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- Joined: Wed Jan 20, 2010 2:02 pm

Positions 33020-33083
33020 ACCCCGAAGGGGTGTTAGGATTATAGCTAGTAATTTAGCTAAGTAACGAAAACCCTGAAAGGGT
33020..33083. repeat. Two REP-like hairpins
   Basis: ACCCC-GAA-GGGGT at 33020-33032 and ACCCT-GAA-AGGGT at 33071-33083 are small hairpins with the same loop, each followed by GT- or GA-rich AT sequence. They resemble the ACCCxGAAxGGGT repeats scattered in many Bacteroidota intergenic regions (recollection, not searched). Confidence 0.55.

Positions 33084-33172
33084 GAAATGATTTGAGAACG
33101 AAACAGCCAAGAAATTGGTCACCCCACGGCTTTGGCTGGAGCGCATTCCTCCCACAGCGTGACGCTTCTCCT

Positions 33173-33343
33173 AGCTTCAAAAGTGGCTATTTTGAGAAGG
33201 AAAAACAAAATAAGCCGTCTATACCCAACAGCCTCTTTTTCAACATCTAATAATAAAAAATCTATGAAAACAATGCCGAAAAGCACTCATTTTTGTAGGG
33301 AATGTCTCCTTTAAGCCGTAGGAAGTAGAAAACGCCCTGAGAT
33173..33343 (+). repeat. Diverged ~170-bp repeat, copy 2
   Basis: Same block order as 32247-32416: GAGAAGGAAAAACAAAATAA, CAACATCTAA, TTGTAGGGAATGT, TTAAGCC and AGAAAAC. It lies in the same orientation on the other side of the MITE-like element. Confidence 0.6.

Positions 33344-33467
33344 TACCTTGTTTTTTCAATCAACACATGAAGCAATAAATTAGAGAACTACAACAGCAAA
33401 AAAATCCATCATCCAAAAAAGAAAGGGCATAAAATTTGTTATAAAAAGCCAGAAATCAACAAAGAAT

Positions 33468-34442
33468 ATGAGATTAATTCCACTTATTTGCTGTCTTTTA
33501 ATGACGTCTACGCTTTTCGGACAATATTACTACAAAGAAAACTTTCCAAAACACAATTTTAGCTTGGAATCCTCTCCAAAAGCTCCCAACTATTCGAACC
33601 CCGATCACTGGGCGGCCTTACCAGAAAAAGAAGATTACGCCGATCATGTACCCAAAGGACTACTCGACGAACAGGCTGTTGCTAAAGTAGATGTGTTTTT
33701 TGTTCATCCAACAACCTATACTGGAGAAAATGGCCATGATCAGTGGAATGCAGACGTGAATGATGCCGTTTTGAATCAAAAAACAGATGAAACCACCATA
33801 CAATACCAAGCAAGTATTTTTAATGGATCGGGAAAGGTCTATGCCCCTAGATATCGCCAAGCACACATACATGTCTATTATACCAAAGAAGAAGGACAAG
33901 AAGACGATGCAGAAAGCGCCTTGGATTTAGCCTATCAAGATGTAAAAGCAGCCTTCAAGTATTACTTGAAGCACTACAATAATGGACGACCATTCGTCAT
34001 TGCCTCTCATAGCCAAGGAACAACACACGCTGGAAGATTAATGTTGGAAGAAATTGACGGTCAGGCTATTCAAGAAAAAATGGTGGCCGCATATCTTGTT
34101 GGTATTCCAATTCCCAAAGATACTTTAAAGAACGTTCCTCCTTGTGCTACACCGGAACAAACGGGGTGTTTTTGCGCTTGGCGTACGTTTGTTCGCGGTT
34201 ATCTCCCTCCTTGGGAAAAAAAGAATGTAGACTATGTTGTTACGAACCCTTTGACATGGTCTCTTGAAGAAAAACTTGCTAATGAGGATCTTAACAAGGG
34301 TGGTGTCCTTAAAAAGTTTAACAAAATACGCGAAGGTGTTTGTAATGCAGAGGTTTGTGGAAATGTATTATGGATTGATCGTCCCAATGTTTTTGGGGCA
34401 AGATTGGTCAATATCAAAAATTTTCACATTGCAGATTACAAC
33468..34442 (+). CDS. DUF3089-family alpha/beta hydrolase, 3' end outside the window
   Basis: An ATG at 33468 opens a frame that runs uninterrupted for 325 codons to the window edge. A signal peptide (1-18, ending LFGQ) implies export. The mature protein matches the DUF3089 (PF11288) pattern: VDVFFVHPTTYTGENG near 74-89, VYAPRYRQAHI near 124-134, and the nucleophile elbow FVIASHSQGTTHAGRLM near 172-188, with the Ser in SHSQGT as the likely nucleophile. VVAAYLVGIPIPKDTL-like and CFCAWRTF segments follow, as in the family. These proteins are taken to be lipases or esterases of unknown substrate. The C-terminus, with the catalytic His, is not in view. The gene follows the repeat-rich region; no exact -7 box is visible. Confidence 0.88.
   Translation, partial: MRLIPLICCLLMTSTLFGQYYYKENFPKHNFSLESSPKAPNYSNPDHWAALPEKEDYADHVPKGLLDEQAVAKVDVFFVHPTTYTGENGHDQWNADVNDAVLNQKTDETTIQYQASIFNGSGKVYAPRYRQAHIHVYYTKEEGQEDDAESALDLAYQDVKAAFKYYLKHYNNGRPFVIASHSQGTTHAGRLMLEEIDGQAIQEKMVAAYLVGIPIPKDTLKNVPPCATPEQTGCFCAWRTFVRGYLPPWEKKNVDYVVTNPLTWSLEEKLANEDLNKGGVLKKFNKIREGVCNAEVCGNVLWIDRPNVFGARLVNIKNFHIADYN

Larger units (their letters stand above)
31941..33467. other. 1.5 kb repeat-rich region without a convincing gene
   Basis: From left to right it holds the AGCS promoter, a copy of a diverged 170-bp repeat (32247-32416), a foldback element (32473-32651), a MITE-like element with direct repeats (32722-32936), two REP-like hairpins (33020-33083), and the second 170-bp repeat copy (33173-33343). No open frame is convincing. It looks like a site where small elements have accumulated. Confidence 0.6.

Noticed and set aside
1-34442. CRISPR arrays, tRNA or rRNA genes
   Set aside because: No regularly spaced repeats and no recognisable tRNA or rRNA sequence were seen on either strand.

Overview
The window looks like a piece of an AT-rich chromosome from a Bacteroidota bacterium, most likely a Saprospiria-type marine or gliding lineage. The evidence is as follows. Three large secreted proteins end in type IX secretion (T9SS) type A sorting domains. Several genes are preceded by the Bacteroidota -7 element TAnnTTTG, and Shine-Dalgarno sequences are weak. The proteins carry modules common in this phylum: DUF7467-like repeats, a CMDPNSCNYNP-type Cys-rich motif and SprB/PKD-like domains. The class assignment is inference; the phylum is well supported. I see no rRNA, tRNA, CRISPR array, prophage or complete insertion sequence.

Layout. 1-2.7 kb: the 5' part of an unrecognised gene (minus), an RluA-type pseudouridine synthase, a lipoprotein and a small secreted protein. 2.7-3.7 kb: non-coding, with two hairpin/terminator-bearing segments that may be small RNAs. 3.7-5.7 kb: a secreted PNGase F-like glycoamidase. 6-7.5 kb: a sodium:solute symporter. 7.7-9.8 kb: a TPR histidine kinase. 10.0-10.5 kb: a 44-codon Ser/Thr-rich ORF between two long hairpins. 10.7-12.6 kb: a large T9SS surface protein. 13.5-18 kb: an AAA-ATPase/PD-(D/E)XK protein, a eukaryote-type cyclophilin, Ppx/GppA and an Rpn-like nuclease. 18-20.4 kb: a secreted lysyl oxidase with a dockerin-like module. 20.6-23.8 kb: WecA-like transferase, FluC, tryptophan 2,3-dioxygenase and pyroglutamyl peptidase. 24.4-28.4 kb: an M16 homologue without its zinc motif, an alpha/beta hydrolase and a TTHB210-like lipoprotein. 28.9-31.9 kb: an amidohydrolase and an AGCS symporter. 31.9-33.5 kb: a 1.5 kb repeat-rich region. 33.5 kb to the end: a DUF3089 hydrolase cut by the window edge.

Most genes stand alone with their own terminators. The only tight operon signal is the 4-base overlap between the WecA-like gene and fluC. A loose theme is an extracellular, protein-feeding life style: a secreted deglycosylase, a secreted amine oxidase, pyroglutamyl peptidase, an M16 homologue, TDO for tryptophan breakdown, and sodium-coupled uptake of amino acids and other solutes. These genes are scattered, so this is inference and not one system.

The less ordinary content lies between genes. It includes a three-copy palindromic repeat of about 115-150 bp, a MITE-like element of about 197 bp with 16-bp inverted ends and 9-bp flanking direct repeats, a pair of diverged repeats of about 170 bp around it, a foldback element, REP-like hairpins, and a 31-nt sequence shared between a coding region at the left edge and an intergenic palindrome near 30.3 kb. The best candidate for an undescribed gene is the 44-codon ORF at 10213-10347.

While traveling through Myanmar, my wife, Gwynne, and I stopped in a little town where virtually everybody there worked as a Liker, someone who was paid to visit sites and "Like" it. Their biggest customer was Facebook. You could buy 1000 views for $2: they'd all get a message on their phone, take it out of their pocket, diddle the screen for a few seconds, put their phone back in their pocket, then continue talking. I thought this was unique until my son, Heath, told me of the Russian App writer he met in Thailand, who said he'd visited a building with hundreds of people watching YouTube videos, and who would write reviews for his product cheap. It's called “Like Farming,” and it's big business. There's supposed to be 40 million businesses on Facebook with 2 million of them paying Facebook to increase their Likes. Apparently, Hillary Clinton used them in her presidential campaign.Now whenever I see a YouTube video pop up that's only been out for a couple days that has 15K views and no reason to watch it, I am more than suspicious. I think 90%, maybe more, of all Social Media feedback is purchased. I get 1 or 2 people who contact me every time I put up a video (not so much on the podcasts), so I know they've got some small amount of appeal, maybe 1%, yet I don't get many views, let alone Likes. I'd hate to pay for nothing, and screw up REAL user feedback data at the same time. And because when things are bad, they're even worse, if you do buy likes from a Like Farm, should you later pay to “boost” your Facebook presence, the boost will go to the phony Likes. People in Myanmar who didn't know you in the first place are overwhelmingly the ones who receive the Facebook “view” in their feed. I know the article I read about this was true and accurate because it had lots of Likes.
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